Click here for directions, satnav co-ordinates, potential hazards and other sites nearby to visit.
This is just one of over 200 reserves and wildlife hot-spots featured on the Nature of Dorset. Find out where this site is, what it is like and what you can see there below.
A high ridge west of Bere Regis with a fairly steep climb to get to the top. Predominantly gorse and heather sandwiched between agricultural land
|Name of Location||Black Hill and Turnerspuddle|
|Diversity||Average (100-150 species)|
|OS Map Reference||ST845936|
|Bog and Myre||Be careful if you go down in to the lower areas||
Bog and myre on heaths can be lethal if you get stuck in them and often there is no help for miles around. On heathland it pays to keep to well made pathways and not to stray off into boggy areas. Never do this alone and always one person stay on firm ground. Helicopter rescues from such situations are not uncommon!
|Rough Ground||Be prepared for rough going if you leave the main paths||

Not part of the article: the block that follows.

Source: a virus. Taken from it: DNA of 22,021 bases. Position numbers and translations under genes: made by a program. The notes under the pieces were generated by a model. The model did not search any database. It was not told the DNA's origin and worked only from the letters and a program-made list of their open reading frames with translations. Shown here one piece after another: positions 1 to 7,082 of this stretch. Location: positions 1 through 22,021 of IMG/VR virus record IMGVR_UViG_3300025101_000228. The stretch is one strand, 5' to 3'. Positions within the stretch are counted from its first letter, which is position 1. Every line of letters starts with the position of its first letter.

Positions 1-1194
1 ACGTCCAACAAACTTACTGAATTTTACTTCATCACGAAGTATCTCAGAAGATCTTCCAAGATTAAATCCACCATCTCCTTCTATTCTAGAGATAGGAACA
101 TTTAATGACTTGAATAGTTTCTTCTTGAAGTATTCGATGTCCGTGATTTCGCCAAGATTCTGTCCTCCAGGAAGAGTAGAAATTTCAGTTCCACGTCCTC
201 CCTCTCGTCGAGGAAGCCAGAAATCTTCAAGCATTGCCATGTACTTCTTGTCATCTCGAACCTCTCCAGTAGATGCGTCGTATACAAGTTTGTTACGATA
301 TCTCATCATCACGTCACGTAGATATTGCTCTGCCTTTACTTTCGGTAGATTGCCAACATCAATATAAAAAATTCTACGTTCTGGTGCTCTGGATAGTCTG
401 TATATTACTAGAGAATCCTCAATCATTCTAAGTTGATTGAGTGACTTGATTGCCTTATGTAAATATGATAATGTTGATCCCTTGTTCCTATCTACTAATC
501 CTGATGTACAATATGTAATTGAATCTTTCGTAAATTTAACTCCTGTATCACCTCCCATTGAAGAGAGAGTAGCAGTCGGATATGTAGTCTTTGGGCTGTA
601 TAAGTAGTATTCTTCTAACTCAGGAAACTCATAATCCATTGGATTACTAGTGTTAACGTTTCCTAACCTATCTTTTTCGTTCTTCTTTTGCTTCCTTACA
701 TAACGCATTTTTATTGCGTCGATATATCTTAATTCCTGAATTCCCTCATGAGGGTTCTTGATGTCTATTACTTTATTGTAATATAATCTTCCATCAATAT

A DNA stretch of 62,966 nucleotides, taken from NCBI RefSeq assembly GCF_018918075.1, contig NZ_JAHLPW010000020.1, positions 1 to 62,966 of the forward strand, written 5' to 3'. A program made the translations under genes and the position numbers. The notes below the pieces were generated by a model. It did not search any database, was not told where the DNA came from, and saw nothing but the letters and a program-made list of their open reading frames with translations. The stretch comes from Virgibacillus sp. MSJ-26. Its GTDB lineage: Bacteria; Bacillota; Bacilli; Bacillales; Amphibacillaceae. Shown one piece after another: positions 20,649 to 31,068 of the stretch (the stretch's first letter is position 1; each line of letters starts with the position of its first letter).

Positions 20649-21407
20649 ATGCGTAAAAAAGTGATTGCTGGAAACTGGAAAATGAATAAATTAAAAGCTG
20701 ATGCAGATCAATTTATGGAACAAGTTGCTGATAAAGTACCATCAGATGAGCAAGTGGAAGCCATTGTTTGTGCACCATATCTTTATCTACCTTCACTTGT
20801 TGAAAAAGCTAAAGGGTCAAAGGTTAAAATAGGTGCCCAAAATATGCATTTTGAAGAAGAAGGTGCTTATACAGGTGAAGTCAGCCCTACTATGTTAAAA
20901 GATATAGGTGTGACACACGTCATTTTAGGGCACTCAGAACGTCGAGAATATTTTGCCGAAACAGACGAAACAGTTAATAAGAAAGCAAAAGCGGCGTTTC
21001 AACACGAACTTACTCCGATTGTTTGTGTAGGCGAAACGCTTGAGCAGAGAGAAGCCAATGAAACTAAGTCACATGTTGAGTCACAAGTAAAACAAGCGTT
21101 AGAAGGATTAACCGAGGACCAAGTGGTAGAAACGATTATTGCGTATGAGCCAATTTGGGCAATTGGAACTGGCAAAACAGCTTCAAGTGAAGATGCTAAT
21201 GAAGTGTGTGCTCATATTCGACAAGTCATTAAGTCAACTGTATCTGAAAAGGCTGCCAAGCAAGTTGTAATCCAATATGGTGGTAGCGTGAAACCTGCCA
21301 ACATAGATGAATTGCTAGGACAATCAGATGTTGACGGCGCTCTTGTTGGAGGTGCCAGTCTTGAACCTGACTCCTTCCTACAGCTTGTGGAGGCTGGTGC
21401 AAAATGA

Nature reserves exist for the wildlife and plants that are found there and are not always visitor friendly, especially some smaller reserves. The ground on some reserves can be very rough going even when there are paths present and would not be passable by those who are less mobile.
|Steep Slopes||It can be a bit of a climb to the top from some directions||
Escarpments and downland are often left unfarmed and so have a diversity of plant life and become designated as nature reserves to protect those species that are present. Steep slopes in such environments can be a struggle to climb and the risk of falling will always be present and special care is needed.
This map shows the location of the reserve (purple marker) and access points to the reserve (yellow markers). You can use the Google map controls to zoom in get a more detailed idea of where it is and where to park. If you click on a marker more information about directions, sat nav co-ordinates and parking will display.